As we age, our bodies change and mobility becomes even more central to our autonomy and independence. Why, then, do we so often see mobility devices—the tools that help us maintain our ability to get around—as a sign of aging and immobility?
In 2019, Anne Umansky, a resident of Hebrew SeniorLife’s Center Communities of Brookline (MA), had an idea to paint mobility devices in a different light, celebrating and honoring the tools that help seniors and those with disabilities get where they need to go.
She thought about how these devices supported older people in using their feet, which led to the idea of blessing the “fleet.” A blessing of the fleet ceremony is a centuries-old tradition in which local clergy would bless the boats in fishing villages, praying for a safe and bountiful season.
Anne brought her plan to one of us, Rabbi Jim Morgan of Hebrew SeniorLife, who was immediately supportive of the idea. Wanting the event to be interfaith, he reached out to Reverend Lisa Perry-Wood of First Parish Brookline (Unitarian-Universalist) as a partner. Rev. Lisa and Rabbi Jim celebrated the first blessing in June 2019, but subsequent gatherings were put on hold due to COVID-19 precautions.
Anne’s idea came back to life this year with “A Blessing of the F(l)eet!: An Interfaith Celebration of How We Move,” this time joined by the Rabbi Giulia Fleishman of the nonprofit 2Life Communities. As Anne said back in 2019, “I am so happy that this head can still come up with ideas that will blossom into reality!”
Alongside Rev. Perry-Wood, we celebrated and individually blessed all the mobility devices that allow people get to where they need to go – from wheelchairs to walkers to canes to feet. Over two dozen people—mostly residents of Hebrew SeniorLife’s Center Communities of Brookline and 2Life Communities’ Brown Family House—came together for the return of the blessing, which kicked off with our rendition of “These Boots Are Made for Walkin’” re-imagined as “These Wheels are Made for Rollin.”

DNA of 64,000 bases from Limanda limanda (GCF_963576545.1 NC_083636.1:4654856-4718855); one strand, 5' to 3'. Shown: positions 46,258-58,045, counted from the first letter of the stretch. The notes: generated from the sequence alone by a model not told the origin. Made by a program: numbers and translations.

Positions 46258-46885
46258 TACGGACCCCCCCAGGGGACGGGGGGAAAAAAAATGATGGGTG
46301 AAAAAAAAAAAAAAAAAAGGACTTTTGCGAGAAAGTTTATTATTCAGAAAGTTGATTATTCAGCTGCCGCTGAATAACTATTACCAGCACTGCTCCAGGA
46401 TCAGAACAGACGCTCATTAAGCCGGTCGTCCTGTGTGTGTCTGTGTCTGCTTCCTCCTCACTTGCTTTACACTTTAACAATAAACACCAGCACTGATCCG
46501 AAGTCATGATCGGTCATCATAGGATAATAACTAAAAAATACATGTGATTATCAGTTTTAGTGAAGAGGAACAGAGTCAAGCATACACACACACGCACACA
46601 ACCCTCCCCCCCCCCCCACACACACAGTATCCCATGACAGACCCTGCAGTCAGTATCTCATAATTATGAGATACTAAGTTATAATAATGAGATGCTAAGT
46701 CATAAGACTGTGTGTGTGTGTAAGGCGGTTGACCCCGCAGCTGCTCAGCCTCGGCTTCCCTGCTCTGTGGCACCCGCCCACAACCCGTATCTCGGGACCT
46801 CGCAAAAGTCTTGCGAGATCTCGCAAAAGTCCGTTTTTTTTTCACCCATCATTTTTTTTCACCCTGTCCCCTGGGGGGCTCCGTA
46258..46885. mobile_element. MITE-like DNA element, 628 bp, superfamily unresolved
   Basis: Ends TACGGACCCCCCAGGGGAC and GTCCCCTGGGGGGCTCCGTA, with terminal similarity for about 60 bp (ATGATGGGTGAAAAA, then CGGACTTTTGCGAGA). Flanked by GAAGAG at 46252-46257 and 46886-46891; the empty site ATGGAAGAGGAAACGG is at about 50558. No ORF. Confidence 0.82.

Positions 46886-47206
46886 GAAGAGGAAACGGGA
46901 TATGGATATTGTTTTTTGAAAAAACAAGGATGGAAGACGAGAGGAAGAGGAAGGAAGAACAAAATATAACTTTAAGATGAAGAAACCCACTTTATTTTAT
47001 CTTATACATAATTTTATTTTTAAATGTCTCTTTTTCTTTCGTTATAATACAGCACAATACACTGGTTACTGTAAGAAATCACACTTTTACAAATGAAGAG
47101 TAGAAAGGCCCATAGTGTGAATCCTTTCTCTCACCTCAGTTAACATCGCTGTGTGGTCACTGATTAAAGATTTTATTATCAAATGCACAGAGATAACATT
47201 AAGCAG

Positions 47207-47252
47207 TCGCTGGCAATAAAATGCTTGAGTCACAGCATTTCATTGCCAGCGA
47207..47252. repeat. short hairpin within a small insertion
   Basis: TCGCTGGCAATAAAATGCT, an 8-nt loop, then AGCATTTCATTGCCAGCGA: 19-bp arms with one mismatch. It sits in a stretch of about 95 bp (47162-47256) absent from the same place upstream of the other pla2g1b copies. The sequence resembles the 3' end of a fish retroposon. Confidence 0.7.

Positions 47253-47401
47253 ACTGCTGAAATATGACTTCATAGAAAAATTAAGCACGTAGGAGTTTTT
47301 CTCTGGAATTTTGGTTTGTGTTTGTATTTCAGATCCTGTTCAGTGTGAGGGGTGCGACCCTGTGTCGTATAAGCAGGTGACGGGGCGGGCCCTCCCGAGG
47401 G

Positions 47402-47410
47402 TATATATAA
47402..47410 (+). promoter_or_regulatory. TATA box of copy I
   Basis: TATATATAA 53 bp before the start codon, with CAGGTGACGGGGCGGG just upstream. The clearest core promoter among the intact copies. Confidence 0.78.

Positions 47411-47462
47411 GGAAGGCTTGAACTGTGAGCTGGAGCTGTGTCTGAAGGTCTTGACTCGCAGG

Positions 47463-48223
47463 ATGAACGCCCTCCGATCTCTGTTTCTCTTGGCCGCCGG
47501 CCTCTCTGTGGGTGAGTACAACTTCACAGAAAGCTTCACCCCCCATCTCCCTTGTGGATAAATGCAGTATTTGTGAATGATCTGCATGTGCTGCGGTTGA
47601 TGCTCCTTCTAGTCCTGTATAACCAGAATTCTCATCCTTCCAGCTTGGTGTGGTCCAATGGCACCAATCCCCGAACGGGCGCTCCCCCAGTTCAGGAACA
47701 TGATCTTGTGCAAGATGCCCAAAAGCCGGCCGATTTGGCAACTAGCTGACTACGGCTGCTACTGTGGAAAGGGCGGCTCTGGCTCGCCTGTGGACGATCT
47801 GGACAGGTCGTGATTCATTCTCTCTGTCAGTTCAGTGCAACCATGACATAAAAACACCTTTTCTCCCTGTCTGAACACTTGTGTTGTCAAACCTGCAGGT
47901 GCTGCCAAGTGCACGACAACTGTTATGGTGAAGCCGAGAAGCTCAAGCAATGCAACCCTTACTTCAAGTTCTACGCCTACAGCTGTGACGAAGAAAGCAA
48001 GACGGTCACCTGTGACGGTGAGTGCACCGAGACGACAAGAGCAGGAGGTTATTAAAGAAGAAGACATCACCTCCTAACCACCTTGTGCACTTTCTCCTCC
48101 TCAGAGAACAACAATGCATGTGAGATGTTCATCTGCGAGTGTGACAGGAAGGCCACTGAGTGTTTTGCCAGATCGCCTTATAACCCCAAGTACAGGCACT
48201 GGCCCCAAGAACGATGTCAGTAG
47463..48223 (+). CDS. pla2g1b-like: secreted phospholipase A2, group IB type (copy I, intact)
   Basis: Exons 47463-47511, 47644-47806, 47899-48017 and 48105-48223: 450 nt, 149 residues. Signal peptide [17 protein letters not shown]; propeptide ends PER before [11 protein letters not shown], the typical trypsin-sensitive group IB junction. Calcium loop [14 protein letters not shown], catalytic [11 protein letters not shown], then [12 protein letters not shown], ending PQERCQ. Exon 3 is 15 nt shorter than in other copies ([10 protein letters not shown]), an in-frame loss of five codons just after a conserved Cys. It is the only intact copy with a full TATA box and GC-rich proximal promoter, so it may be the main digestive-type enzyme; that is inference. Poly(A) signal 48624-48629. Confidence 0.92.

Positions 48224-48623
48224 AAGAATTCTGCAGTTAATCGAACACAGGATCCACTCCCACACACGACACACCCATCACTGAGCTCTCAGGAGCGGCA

It was a beautiful ceremony full of music, prayer, fellowship and community, and a special moment to see attendees smiling, celebrating and gathering around something that can too often be a sign of lost mobility or a daily burden in our contemporary, fast-moving society.
As religious interfaith leaders, we encourage those we serve to give thanks for all they have, especially when it’s most difficult to appreciate it. That means instead of focusing on our changing bodies and the fact that we may not be able to get around like we used to, we can think about all of the people who create safe paths of movement for us, including those who build and repair mobility devices, the police and others who help calm traffic (including for this event!) to keep us safe, and every day folks who are patient with us as we share the sidewalks and corridors of our world.
We were very intentional in making this blessing an interfaith event. By bringing together local spiritual leaders—Jewish and non-Jewish alike—we tried to celebrate accessibility in all its forms.
We have big plans for the future of the blessing—making it an annual occurrence, fleshing out the liturgy and expanding its audience beyond seniors. We hope the community will join us next year for an even larger gathering and continuing conversations about mobility and aging in community.
Mobility provides us the freedom of autonomy—from buying groceries to seeing old friends to grabbing a glass of water—and it’s something we take for granted all too often. This celebration provided a chance to change the way people see their mobility aids and appreciate what they do for us as our bodies change. By gathering the community around music, spirituality and celebration, we hope to change people’s relationships with the devices they so often dread as signs of aging. Walkers, canes and wheelchairs aren’t something to be feared, but celebrated for giving us the gifts of mobility and freedom.
Rabbi Jim Morgan is a rabbi and chaplain at Hebrew SeniorLife, providing spiritual care and services to the residents of three supportive senior housing facilities in Brookline, MA. In his role, he facilitates Jewish and interfaith learning opportunities, leads religious services, and provides spiritual support in times of struggle and celebration. He also serves as chaplain for two Russian-speaking units in the organization’s Long Term Chronic Care Hospital and patients of its Recuperative Services Unit. In addition, he is the rabbinic advisor for the Worship and Study Minyan at Harvard Hillel.
Rabbi Giulia Fleishman is the director of spiritual care at 2Life communities, where she leads interfaith spiritual care across 2Life’s six campuses and works to create a pluralistic spiritual life for residents and staff alike. Previously a 2Life rabbinical intern, Giulia now works to support everyone at 2Life in tapping into their own sense of meaning, purpose and belonging.
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